Jonathan Hall reviews The Wizard Of Oz this year’s family festive treat from the Leeds Playhouse.
The Wizard Of Oz
The Wizard of Oz- this year’s Christmas show at the newly revamped Leeds Playhouse- is a colourful, spectacular life-affirming treat. The classic tale of a girl (and her dog) lost in a strange land, trying to find her way home hits a topical note as we stumble towards a general election where many of us feel similarly lost. The show, directed with verve and vigour by Playhouse director James Brining adheres closely to the iconic 1939 movie, which is apparently the most-watched movie of all time. All the film’s iconic elements are there- a screaming witch, technicoloured Munchkins, a yellow brick road- right down to Dorothy belting out ‘Somewhere over the Rainbow;’ whilst perched on a farm wagon in dusty Kansas. However, despite the fact that the source material is some 80 years old the story hasn’t dated at all- a family struggling with economic realities, a self-righteous, privileged bully, a feared leader who is, in reality, a charlatan- all of these, plus some clever tweaks of characterisation- (a female scarecrow and a tin man in love with a woodman) gave us a story that felt bang up to date.
Perhaps because the film predated the age of cinematic electronic and animatronic wizardry, its translation to the stage was always going to be a smooth one; a mix of physical and back-projected magic produces a succession of wonderful effects; a yellow brick road with a life of its own, a glittering emerald city and a sensational tornado complete with flying debris, a witch on a broomstick and Dorothy borne aloft and twirled around by the wind.
Of course, any production of the Wizard of Oz stands or falls by its Dorothy; in the person of Lucy Sherman, one of two actresses working in the role, the Playhouse has struck gold. In a role that has the bar set as high as the rainbow itself by Judy Garland she maintained terrific levels of passionate energy and belief throughout; her singing voice is terrific and when she sang the iconic ‘Somewhere over the rainbow’ she was eerily reminiscent of Ms Garland herself. She was supported by a terrific ensemble cast, stand out among were Polly Lister as a truly melodramatic and operatic Wicked Witch of the West and Sam Harrison as the lovelorn Tin Man. Mention must also be made of the younger members of the ensemble who brought to life the Munchkins with a joyful but precise choreography set by Lucy Cullingford.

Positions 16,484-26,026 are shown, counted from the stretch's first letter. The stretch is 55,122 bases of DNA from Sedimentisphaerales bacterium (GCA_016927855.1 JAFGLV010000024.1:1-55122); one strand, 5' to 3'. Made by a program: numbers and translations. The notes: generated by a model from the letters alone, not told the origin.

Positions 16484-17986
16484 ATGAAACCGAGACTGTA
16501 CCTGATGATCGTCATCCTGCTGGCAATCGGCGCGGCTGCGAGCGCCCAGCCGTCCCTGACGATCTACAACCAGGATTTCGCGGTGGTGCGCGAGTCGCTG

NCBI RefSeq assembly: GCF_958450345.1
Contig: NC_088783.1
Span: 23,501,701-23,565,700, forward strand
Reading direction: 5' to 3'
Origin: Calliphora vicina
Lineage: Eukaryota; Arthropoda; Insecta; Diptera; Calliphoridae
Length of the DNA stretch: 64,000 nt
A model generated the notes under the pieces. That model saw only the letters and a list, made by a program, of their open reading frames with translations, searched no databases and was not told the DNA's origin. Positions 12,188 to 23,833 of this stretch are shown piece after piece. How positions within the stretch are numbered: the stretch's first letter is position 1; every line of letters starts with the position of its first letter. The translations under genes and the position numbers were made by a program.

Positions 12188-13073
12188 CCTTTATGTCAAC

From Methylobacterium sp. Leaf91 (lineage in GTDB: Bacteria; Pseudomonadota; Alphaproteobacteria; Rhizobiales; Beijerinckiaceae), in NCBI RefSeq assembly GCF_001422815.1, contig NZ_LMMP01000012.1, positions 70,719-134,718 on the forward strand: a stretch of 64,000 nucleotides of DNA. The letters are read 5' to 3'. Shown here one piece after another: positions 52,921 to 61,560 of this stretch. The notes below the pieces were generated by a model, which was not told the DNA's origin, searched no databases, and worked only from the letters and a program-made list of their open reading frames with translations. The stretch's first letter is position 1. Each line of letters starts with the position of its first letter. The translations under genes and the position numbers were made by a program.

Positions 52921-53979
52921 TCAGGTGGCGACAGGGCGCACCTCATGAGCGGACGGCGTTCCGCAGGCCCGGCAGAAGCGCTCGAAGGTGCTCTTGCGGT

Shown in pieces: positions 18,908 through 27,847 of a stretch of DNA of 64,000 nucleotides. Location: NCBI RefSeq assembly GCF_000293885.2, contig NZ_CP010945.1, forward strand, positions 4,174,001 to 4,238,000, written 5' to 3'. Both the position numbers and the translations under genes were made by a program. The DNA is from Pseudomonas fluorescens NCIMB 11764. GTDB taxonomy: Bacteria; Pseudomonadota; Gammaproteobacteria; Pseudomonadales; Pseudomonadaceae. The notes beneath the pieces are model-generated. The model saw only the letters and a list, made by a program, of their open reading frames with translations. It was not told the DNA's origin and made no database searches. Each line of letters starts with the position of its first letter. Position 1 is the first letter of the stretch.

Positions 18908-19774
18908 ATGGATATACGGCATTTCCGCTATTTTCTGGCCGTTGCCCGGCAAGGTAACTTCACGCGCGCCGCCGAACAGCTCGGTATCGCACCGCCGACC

The set by Simon Higlett was a technicolour confection of rainbows, fields, trees, cities and castles, which revolved, projected and turned to produce the various scenarios and The Wizard of Oz band produced a terrific soundtrack- sadly unseen except for a brief televisual appearance during the curtain call.
The Wizard of Oz is one of those films that has entered the worldwide DNA and is always generating new generations of fans; to see the response of the young (and not so young) audience at the end of the show last night it’s safe to say this Leeds Playhouse production has generated a whole new generation.
Until 25 January 2019